If television execs are worried that their audience is being lost to social media, a recent survey from the Bureau of Labor Statistics should reassure them. According to the BLS, 78.3% of the population aged 15 and over watches more than 3½ hours of TV each day — a stat that should ensure TV’s continued dominant position as an advertising medium and, of course, a revenue generator for the media congloms that own networks and stations.

The percentage of Americans who watch TV is higher than the percentage of those who work (44.6%) or engage in household activities (74%). In fact, the data show that watching TV bested every category of daily activity among U.S. civilians except personal care (100%), sleeping (99.9%), and eating and drinking (95.9%).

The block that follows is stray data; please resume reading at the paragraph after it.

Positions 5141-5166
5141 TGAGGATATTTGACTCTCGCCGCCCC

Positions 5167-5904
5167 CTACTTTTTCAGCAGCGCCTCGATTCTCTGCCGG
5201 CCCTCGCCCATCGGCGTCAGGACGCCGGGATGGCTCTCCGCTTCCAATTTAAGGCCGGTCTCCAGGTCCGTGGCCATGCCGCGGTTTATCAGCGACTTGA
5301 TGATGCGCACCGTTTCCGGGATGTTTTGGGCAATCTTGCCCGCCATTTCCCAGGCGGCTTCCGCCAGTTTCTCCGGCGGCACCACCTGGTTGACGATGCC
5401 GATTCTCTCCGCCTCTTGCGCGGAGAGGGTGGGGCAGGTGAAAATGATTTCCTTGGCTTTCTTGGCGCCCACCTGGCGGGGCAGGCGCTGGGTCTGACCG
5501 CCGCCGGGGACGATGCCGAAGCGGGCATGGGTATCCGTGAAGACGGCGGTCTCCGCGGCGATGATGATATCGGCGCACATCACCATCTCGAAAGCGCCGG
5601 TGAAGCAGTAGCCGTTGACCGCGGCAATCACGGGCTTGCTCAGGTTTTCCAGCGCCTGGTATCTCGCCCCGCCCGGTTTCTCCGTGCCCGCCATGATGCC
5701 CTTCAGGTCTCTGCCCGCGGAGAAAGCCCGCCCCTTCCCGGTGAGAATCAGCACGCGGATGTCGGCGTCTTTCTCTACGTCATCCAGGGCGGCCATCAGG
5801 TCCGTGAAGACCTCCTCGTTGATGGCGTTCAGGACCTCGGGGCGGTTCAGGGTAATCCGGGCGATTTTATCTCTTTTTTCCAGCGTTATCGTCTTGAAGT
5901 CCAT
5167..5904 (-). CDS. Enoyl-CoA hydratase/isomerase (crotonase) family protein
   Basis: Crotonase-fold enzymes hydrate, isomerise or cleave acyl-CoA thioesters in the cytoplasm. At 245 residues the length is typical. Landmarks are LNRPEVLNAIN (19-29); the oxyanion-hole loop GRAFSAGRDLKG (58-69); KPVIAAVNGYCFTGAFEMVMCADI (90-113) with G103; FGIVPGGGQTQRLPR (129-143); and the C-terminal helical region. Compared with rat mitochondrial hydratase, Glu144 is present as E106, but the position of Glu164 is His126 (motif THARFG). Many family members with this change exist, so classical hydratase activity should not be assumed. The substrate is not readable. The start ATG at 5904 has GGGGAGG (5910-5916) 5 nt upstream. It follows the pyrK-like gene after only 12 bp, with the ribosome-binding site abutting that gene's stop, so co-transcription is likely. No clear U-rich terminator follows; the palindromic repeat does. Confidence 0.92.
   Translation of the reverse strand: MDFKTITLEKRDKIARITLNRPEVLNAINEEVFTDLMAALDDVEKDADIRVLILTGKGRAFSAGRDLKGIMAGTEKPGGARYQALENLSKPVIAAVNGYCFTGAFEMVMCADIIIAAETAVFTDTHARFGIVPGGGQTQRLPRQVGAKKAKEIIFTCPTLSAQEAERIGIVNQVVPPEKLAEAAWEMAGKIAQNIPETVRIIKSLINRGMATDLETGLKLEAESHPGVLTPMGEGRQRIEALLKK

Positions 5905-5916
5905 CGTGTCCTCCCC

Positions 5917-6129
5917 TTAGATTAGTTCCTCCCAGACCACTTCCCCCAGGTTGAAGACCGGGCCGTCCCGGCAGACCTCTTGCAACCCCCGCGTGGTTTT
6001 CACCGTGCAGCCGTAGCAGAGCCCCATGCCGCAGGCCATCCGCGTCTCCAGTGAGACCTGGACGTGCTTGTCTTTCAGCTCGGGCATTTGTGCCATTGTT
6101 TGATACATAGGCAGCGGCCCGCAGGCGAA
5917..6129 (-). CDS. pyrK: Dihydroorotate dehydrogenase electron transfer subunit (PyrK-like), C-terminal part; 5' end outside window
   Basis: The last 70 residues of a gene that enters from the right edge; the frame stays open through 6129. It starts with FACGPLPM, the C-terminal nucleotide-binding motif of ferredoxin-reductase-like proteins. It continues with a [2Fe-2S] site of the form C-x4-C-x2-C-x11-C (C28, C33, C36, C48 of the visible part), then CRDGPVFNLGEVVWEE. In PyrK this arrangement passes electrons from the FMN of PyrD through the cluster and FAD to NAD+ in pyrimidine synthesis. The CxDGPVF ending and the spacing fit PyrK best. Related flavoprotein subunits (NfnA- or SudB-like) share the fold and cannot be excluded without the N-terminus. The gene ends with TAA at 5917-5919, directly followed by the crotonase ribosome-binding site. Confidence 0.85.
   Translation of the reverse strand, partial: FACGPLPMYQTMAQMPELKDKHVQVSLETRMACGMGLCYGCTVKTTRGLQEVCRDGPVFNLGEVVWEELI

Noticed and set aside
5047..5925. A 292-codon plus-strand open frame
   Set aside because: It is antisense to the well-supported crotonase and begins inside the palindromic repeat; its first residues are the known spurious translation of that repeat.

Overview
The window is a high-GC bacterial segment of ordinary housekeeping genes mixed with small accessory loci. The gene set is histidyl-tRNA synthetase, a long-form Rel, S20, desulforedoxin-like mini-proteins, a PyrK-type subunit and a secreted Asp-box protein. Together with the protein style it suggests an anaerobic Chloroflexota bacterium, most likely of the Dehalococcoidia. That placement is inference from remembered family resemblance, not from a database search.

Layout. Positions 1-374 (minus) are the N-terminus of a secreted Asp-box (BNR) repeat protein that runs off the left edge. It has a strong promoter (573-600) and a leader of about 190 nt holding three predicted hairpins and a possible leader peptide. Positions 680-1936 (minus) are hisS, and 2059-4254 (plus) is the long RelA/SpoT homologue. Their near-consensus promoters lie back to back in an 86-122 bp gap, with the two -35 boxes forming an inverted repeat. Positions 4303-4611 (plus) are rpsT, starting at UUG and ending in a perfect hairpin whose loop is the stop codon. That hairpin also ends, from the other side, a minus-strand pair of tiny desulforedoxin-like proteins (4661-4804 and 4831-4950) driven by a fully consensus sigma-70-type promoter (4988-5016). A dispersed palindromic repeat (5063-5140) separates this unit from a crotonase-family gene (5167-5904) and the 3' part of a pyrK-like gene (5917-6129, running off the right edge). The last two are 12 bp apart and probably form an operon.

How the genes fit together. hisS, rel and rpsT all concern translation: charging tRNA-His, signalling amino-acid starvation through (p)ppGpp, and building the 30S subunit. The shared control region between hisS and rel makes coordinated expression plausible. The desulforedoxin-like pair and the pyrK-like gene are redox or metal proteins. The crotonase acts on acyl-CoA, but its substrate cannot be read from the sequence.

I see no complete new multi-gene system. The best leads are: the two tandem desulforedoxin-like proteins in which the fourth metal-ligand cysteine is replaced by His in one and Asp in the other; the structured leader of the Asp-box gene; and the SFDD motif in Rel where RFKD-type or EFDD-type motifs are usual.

The survey questioned people over 15, including high school and college students, retirees and nonworking spouses. BLS data show that men who watch TV spend more time (3.75 hours) in front of the tube on an average day than do women (3.28 hours). As might be expected, more Americans watch television on weekends (80.1%) than on weekdays (77.6%).

The survey did not ask how many used their DVRs to skip the commercials.